Of the conventions I’ve attended, Otakon has by far the highest rate of cosplayers. Friday it was something like 50%, Saturday it must have been 70% and Sunday it dropped to around 30%. This compares to a max of around 40% at New York Anime Festival, and even less at other events. I’m interested to see how Star Wars Celebration measures up. I deliberately avoided photographing the couple of Stormtroopers and the one Wookiee, since I figured I’ll get tons of them in Orlando. Strangely, there were zero Slave Leias. With their saturation at San Diego Comic-Con, I figured there’d be one or two at least. I did see one Thermal-Bandage Leeloo from the Fifth Element, but I didn’t get a picture.
You can see my pictures over at the Convention Fans Flickr.
I was pretty excited to have captured the key cast of both Cowboy Bebop and Eureka 7, two of my favorite animes. Apparently, in addition to Renton, Eureka, Tallho and Holland, they came with a Dominic and Anemone, but despite searching all day Saturday, I never saw them. I was also fascinated to learn that the majority of each costume I photographed was home made. The notable exceptions being the badge and patches in the Sheriff Carter costume. Even the Portal girl’s stuffed Sentry was completely home made, despite being detailed enough to look like it came from the Valve store.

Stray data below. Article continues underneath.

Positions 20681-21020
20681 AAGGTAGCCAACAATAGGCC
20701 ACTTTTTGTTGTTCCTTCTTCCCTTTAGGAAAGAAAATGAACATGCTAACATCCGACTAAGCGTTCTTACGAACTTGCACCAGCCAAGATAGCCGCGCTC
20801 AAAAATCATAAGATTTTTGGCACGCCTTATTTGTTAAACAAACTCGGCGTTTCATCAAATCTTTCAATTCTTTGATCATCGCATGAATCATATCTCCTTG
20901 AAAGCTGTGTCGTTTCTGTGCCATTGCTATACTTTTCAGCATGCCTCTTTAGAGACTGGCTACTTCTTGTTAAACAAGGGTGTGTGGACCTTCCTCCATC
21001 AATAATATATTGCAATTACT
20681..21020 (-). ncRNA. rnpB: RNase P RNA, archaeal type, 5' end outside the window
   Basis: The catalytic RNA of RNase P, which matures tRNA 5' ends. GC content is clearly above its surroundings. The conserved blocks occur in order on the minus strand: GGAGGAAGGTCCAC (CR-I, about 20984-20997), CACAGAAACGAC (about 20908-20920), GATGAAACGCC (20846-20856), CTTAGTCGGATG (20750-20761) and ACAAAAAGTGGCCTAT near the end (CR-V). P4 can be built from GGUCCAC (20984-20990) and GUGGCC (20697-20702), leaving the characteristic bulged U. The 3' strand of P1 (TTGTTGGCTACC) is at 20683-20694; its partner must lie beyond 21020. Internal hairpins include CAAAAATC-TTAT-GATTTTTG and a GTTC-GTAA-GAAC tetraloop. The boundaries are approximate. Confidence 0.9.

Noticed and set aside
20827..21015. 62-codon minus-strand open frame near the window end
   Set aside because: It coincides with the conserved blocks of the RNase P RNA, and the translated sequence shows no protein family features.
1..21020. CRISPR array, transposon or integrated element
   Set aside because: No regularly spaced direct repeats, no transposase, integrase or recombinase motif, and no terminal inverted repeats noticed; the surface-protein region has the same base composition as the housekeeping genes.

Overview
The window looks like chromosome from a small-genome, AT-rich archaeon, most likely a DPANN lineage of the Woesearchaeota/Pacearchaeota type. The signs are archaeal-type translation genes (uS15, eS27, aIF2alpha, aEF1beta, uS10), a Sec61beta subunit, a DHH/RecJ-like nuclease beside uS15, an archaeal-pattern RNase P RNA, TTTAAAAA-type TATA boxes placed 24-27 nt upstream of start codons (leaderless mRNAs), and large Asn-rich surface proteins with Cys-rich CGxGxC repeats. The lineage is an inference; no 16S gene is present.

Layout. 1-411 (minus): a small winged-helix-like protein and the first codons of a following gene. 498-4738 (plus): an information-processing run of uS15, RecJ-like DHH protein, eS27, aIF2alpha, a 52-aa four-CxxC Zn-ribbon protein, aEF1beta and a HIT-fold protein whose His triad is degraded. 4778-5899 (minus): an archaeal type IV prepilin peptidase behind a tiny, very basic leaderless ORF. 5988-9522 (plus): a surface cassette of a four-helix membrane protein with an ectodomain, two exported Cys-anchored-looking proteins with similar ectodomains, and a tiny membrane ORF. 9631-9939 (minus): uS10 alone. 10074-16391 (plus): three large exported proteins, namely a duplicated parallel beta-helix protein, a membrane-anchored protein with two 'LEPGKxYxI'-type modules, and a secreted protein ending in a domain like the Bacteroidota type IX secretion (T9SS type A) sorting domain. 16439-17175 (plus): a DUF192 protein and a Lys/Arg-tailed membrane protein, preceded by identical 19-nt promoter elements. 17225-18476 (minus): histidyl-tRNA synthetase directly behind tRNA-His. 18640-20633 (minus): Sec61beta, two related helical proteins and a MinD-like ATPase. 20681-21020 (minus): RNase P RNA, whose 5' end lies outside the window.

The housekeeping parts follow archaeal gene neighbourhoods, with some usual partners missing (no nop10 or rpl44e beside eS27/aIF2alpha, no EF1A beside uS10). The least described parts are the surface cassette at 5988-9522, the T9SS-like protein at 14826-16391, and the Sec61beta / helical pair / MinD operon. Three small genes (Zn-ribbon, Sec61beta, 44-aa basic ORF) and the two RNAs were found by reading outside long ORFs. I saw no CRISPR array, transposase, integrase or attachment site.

I only made it into two screenings. I saw the first few episodes of Fullmetal Alchemist: Brotherhood, and at some point in the near future when my finances stabilize, I’ll definitely be picking it up on DVD. It’s a complete re-telling of the story from the first series, but it seems to progress much faster and some details are changed. I also saw the first few episodes of The Tower of Druaga, and it was pretty excellent. It jumps right into the story with a really goofy first episode, and then eases you into a little more serious plotline over the next few episodes. There are two seasons of it, released earlier this year as two collections.
We managed to eat as little as possible on-site, by stuffing my satchel with granola bars and Capri-suns. Unfortunately, the ration of Pocky I brought was insufficient, and additional Pocky had to be purchased on-site. Saturday, we walked all the way across the harbor area to Chiu’s Sushi, and every minute of the walk was worth it. While I can’t speak to any of the closer sushi places, next time you’re in Baltimore and feel the need for otaku-food, give Chiu’s a shot.
You should definitely plan on attending Otakon 2011. It’s a great show, run by a team that clearly loves what they’re doing. Even despite the fire alarm and generally long lines, I heard almost no complaints from any guests. If you live anywhere near Baltimore, make the drive, get a hotel, and plan for awesomeness. If you’re a little younger than me, you might even have fun at the Friday and Saturday night dance parties. Wear a costume! It’s a great time. And maybe you could be Otakon’s only Slave Leia next year.